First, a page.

it's been an interesting week...we've made some lovely samples and had some delightful excursions.
yesterday we visited the Nikau forest, for a mindful windfall walk collecting windfalls found within arms reach at node points in the walk. these nodes are determined by each individual so it means that although 12 people walked through this forest and 12 samples were made, each of these samples was different. it's a matter of choosing when to stop...at the end of the verse of your favourite song playing in headspace? the next time you hear a birdcall? counting to tweny? [that one's a last resort]
today we went to the Waikanae River where we collected exotic weeds, bundling them in cloth around river stones and giving them a good soak before taking them back to the studio to be steamed. which brings me to my point. the Waikanae River seemed extraordinarily low to me.
looking around the Kapiti community i don't think i've seen a single house with a rainwater tank.
in a country with such clean air [well at least during the non coal burning months] and documented rainfall of 977 - 1091 mm per year this is frankly astounding.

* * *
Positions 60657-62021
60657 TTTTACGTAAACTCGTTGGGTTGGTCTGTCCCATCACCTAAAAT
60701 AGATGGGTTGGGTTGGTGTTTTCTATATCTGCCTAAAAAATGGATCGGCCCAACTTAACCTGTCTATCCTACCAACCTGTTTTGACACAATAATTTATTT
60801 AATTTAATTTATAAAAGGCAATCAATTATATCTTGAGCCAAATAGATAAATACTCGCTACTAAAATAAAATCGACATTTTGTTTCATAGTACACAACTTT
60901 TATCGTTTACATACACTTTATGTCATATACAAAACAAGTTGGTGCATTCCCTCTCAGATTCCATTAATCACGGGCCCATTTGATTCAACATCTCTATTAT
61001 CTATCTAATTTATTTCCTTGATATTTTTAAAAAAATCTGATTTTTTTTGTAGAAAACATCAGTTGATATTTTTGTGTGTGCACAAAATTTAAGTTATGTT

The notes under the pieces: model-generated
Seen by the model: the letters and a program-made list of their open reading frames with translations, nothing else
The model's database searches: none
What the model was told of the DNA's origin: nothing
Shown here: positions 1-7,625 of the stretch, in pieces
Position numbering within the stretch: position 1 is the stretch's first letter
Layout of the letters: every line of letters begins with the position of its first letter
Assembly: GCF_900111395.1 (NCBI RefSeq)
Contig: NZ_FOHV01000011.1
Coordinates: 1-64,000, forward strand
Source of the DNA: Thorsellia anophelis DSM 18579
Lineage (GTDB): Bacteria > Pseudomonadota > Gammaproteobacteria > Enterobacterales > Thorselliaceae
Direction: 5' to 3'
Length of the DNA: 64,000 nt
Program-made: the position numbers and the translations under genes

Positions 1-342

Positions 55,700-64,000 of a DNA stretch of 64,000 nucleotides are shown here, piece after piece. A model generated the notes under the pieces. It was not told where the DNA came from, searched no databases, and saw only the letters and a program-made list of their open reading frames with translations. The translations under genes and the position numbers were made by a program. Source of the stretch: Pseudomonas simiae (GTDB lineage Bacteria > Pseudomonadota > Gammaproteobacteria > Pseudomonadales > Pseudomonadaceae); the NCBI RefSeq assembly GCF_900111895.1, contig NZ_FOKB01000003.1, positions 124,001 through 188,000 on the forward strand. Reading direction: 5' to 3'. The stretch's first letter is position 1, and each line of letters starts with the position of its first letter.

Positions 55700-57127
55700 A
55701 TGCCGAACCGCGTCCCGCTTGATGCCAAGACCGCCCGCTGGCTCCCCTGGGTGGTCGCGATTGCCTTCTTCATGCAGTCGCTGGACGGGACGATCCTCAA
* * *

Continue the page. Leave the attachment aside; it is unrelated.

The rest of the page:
instead here on the Kapiti Coast the Waikanae River is pumped into pipes so that water flows into sinks and baths when taps are turned on.
but think about this. the Kapiti Campus buildings of Whitireia Polytechnic offer at least [and this is based on an estimation of the roof area]
(12 x 90 x 2) + (2 x 12 x 30) square metres of roof catchment area. maths ain't my strong point but multiply this by the potential rainfall and that's a pretty substantial puddle.
if that resource were stored in concrete tanks instead of being diverted into the stormwater system it could supply the campus easily. AND we'd have brighter colours in the dyepots!
if every new house here were required to install rainwater tanks then the river wouldn't run out and they wouldn't have to pump out the groundwater. keep going at this rate and they'll be in the same pickle that we are in across the ditch.